My post earlier in the week about life as an introvert seemed to strike a chord with some readers of DorkyMum – it’s always nice when that happens – so I thought I’d expand a little bit on one of the specific challenges I’ve faced.
Knowing when to say yes, and when to say no.
The most important thing I’ve learned as I’ve got older is how to say NO. I am a people-pleaser, and always have been. I hate confrontation, and can’t stand the thought of making folk unhappy. So I’ve spent many years accepting invitations to events I don’t want to go to and volunteering for committees I don’t want to be on. Age has taught me that, actually, it’s okay to say NO, and that it’s possible to do that firmly but politely.
The most important thing I’ve learned as I’ve got older is how to say YES. I am instinctively cautious, and would far rather stay at home reading a book than socialise with strangers or visit somewhere unfamiliar. Age has taught me that, actually, it’s okay to say YES, and that if you do that it can lead to happy adventures.
Isn’t it funny that both those things can be true?
What age has really taught me is that it’s important to be thoughtful before you respond to any question or make any decision. It’s important to work out why you’re leaning towards one way or another. It’s important to make sure your answer – whatever it is – is a good one.
The only difference that being an introvert makes is that those thought processes need to take place in private, rather than in public. Of course I will always seek advice from my inner circle – those friends and family members who know it all. I will absorb that advice and take it into consideration. But to make a good decision I need time, and space, and quiet. I need a long morning walk on the beach, or an hour of acupuncture, or ten quiet minutes with a cup of tea.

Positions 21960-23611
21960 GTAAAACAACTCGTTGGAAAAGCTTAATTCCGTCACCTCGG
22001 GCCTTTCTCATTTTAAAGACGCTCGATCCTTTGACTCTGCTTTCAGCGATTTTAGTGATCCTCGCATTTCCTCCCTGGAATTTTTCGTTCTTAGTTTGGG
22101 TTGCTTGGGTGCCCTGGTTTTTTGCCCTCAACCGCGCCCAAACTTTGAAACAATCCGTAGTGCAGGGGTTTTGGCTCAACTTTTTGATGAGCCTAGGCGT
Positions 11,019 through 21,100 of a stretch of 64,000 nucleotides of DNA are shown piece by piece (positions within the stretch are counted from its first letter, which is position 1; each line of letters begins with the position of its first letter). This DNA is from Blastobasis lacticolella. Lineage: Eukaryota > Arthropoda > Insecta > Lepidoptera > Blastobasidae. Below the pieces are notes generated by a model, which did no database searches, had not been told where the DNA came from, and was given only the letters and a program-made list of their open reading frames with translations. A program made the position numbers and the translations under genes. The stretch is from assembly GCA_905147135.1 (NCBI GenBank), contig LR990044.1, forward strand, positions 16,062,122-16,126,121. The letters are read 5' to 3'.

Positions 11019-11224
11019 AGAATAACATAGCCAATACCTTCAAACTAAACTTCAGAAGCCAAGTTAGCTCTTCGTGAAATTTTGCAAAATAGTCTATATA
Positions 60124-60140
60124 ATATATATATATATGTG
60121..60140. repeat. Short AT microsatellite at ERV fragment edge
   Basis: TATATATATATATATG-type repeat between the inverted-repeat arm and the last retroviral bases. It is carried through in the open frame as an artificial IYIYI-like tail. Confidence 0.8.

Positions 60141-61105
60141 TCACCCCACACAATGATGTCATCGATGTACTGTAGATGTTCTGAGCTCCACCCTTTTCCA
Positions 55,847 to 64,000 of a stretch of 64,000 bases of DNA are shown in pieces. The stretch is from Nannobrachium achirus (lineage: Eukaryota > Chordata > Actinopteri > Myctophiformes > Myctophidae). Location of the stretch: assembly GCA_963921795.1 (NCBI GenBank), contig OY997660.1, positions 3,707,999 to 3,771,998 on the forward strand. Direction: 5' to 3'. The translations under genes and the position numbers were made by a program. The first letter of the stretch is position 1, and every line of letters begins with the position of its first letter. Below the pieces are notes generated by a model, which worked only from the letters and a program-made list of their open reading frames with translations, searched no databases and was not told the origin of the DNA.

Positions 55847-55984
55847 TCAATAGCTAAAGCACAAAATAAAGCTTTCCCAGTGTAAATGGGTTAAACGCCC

And then it becomes obvious.
A good yes is about courage, about pushing yourself upwards and outwards, about moving forwards.
A bad yes is about obligation and guilt.
A good no is about confidence, about self-respect and setting healthy boundaries.
A bad no is about fear, or stress, or worry.
I am still learning the difference between the two, and I think that’s a lesson that will take me forever. I will always make mistakes – sometimes I will say no and then worry that I’ve missed out on something great. Sometimes I’ll say yes, and then not enjoy an experience as much as I’d hoped to.
No one can get every YES right and every NO right, but the difference between me now and me ten years ago is that now I give myself the best possible chance of making the right decision. I never answer in haste. I never answer out of obligation. I am not afraid.
At the same time as trying to work all this out for myself, I’m trying to teach DorkySon the difference between the two. Gosh, it is hard. He, like me, is best left to do things at his own pace. I respect that.
This time nine months ago, you couldn’t have got him into face paint or a dress up costume for love or money. Now that he’s part of a kindergarten group who seem to have a birthday party every weekend, he’s happy to do both. By respecting his NO every time it came, it eventually turned into an enthusiastic YES.
Sometimes I like to surprise him. I can tell by the way he asks a question if he has already anticipated a NO from me. I’m sitting on the computer working, or I’m unloading dishes, or I’m on the phone.
“Can you play cars with me?”
“Can I have my Hobnob (or as he calls them nob-bobs) before my lunch instead of after?”
“Can we go to the park this afternoon?”
“Well yes, yes we can, sweet boy.”
The delight on his face fills me up.
When it comes to answering questions – of DorkyDad, of DorkySon, and of myself – I am trying to save NO for the times that really matter. Knives and electricity. Disrespect and intolerance.
To everything else I say yes.